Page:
Polio in the Middle East, the vaccination campaigns are working

Preventive vaccination campaign against polio that was conducted for twelve months in eight countries of the Middle East was able to stop the progression of the disease in this region of the world, after the appearance of more than thirty-eight cases in Syria and Iraq.

According to experts from the World Health Organization and UNICEF, other preventive vaccination campaigns against polio have yet to be conducted over the coming months.

The disease appears to be limited according to the experts who met recently in Beirut. In a statement released by UNICEF and the World Health Organization, they explain that following the diagnosis of the cases mentioned above, a wide vaccination campaign was conducted in Lebanon, Syria, Iraq, Jordan, Egypt, Turkey, Iran, Gaza and the West Bank, targeting some 27 million children aged between 0 and 5 years. More than a year has passed since the onset of the last case in Syria and nine months since the last case in Iraq.

“Under normal circumstances, we would have said that the epidemic was stopped”, said Maria Calivis, Regional Director of UNICEF in the Middle East and North Africa. “But since the conflicts continue in the area, UNICEF and its partners will spare no effort to ensure the protection the children need against this terrible disease.”

According to the experts gathered in Lebanon, many children could not receive regular vaccine, because of fighting in Syria and Iraq. This is the reason why other vaccination campaigns have yet to be conducted over the next few months, they said.

According to Chris Maher, head of department of eradication of the disease at WHO, the next step is to “reach all children in the region, even those living in the most conflict-affected areas.”

It should be recalled that WHO had confirmed the outbreak of the disease in Syria in late 2013, reporting at least ten cases of paralysis, that is to say, almost fourteen years after the disappearance of the disease in 1999. The resurgence of polio is mainly due to the deterioration of health facilities and lack of vaccination campaigns. The WHO said that the virus came from Pakistan. The disease also affected Iraq where vaccination has sometimes been hampered in some places because of the war.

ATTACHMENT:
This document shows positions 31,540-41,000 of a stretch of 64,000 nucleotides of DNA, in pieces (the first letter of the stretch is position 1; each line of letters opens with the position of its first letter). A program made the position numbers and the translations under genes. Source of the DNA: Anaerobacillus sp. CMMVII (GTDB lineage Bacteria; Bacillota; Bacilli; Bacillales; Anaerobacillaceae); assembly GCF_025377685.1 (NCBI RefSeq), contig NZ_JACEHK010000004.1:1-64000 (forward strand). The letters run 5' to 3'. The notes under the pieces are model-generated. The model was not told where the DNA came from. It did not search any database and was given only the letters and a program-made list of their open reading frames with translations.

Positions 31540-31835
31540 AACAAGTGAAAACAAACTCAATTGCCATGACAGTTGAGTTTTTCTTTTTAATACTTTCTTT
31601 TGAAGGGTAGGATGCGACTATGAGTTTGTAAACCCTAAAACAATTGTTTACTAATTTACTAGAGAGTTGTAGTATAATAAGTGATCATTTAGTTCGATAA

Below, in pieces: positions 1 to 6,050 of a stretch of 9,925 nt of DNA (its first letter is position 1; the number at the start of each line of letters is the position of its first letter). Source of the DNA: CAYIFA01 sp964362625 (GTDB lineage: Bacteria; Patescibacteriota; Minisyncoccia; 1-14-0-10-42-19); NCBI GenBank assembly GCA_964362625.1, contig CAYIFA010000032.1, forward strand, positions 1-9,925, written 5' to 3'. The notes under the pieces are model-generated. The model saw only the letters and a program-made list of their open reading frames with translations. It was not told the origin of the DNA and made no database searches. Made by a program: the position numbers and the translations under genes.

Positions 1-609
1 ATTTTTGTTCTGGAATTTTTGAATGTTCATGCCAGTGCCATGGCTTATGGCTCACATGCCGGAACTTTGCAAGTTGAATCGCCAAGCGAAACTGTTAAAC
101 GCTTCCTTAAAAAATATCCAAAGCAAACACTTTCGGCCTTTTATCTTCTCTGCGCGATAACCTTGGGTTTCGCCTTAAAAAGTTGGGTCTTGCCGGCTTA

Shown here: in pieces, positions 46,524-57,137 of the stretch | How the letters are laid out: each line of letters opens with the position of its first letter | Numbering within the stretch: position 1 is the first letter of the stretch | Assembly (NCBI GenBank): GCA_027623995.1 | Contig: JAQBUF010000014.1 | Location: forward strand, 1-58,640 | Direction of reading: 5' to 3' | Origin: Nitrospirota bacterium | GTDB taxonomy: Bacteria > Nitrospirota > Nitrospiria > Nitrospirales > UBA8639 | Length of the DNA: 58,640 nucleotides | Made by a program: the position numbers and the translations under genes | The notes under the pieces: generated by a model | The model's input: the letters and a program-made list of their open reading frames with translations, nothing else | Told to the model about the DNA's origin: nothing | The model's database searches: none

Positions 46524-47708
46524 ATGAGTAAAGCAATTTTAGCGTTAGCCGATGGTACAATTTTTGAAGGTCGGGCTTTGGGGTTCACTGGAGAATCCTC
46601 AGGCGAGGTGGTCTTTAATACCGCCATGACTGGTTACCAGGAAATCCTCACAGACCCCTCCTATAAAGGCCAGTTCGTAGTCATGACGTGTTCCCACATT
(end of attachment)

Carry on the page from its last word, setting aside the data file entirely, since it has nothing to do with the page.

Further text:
Polio is a highly contagious disease that results in flu-like symptoms with fever, fatigue, headache, vomiting, neck stiffness and pain in the limbs of the body. The disease is caused by poliovirus that multiplies in the intestine and is transmitted primarily through fecal-oral route. Not everyone develops the disease. Nevertheless, when mention of a reported case of polio, that is to say a case of paralysis due to the virus, this means that 200 people are already infected.

Preventive vaccination campaign aims to create this intestinal immunity. According to the national immunization schedules worldwide, every child should receive the injectable vaccine. But it provides individual protection to the child, and does not prevent it from being a carrier of the virus, hence the importance of these massive campaigns within which the oral vaccine is administered to children. This actually allows creating the intestinal immunity, preventing the virus to multiply. There is a catch, however. The oral vaccine may represent a risk for people with severe immune deficiency (cancer, AIDS…), since it is composed of attenuated viral strains. If they receive the vaccine, these children will develop a vaccine-associated paralysis, that is to say, they will develop the disease in response to the vaccine. That is why this category of children was excluded from the vaccination campaigns against polio that were conducted to date in Lebanon.

There is no treatment against polio. It is only possible to prevent it through vaccination. Some symptoms may nevertheless be relieved with medication (such as antispasmodics to relax the muscles). The WHO says, “Polio does not respect borders – every unvaccinated child is exposed. For every case of paralysis, between 200 and 1,000 children are infected without symptoms. It is therefore difficult to detect polio and also difficult to prevent the virus from traveling. Children living in areas with low levels of immunity are particularly vulnerable. Eradication of the virus is the best defense against polio imports. It is only once this goal is achieved that all children are protected.”